For way too many years, I tried like heck to blend in with everyone else. I had one hearing aid that I wore on my right ear and I did everything possible to hide it. Most days, the hearing aid ended up in the pocket of my jeans. During the summer, it sat on a shelf at home.
My only role models all had perfect hearing. So of course, I wanted to be just like them. The problem was, I was a poor imitation of a person who could hear. I ended up bluffing my way through conversations, smiling and nodding at the appropriate times.
Of course, all of that came at a heavy price: stress.
The stress of being someone you’re not is a heavy burden. It requires you to use a huge amount of energy to play a role that doesn’t fit you.
The stress comes from what I call “Duck Syndrome.”
On the surface, everything looked fine. My grades were good. I could participate in the classroom as long as I was the first person to throw my hand up (because if someone else answered first, I often missed what was said and I certainly didn’t want to look like a fool by repeating the same answer.)
So all day long, I glided gracefully like a duck, but underneath it all, I was paddling furiously to glide as “normally” as possible.
Then one day, I became deaf. There was no way I could continue to pretend that everything was okay. Nothing was okay. The hearing aid became a constant companion. I was a college student at the time, trying to juggle the new path of being deaf with the daily demands of professors who walked on stage in an auditorium. It was impossible to lipread a moving target.
One morning, I was lying in bed, contemplating my choices. I could continue to struggle and cry about the situation or I could change my attitude and become the best possible deaf person I could be. I decided that I was tired of struggling and I would embrace the new path instead.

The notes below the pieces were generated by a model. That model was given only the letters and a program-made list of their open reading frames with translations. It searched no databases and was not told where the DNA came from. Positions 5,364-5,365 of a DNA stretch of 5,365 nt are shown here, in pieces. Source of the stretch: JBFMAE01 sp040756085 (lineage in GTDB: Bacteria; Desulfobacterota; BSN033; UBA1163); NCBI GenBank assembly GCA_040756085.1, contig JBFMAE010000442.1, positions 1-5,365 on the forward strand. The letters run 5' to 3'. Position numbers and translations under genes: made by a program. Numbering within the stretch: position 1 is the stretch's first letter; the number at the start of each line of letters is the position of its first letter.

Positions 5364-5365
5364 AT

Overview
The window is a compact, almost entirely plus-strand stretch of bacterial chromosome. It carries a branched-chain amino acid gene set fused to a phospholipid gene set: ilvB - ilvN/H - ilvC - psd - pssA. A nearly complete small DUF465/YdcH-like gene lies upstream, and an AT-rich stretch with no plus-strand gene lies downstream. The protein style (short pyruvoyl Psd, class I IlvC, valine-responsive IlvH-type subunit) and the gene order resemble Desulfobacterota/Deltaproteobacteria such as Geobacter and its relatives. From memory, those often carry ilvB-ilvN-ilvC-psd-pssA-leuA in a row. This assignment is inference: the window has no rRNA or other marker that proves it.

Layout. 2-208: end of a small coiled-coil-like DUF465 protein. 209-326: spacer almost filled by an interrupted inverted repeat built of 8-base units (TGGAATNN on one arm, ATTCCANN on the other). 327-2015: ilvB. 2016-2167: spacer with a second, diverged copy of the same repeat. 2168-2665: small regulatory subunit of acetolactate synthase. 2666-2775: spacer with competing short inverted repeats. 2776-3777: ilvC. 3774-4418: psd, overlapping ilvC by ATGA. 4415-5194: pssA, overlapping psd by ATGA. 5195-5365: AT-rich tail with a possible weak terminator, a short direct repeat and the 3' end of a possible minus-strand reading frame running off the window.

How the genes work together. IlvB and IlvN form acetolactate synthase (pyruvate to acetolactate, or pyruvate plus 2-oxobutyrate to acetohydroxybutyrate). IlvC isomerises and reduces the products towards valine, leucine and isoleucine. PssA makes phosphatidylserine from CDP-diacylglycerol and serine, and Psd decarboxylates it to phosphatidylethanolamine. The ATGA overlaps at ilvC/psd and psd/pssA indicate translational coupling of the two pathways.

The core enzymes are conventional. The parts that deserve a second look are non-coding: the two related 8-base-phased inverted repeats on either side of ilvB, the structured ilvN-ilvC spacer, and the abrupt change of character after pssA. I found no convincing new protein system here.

Everything changed that day. For the first time in my life, I put my hearing aid on and went out in public with my hair in a pony tail. I was pretty sure everyone was staring at me. I started learning American Sign Language.
It took me a while to become comfortable with the changes.
But, you know what happens when you step into your authentic self?
The stress disappears.
You no longer try to fit in. Instead, you become so comfortable with yourself that you begin to share your unique gifts, talents, and abilities just as you are.
That’s how it’s supposed to be.
“Don’t try so hard to fit in–you were born to stand out.”Dr. Seuss
So if you’ve been struggling with trying to be someone you’re not, perhaps it’s time to dig in deep and discover what makes you unique. Embrace that. Deaf and hard of hearing IS different. We’re beautifully unique for a reason. We are meant to share our gifts with the world.
Karen Putz is the Co-Director of Deaf and Hard of Hearing Infusion at Hands & Voices. Learn more at: www.agelesspassions.com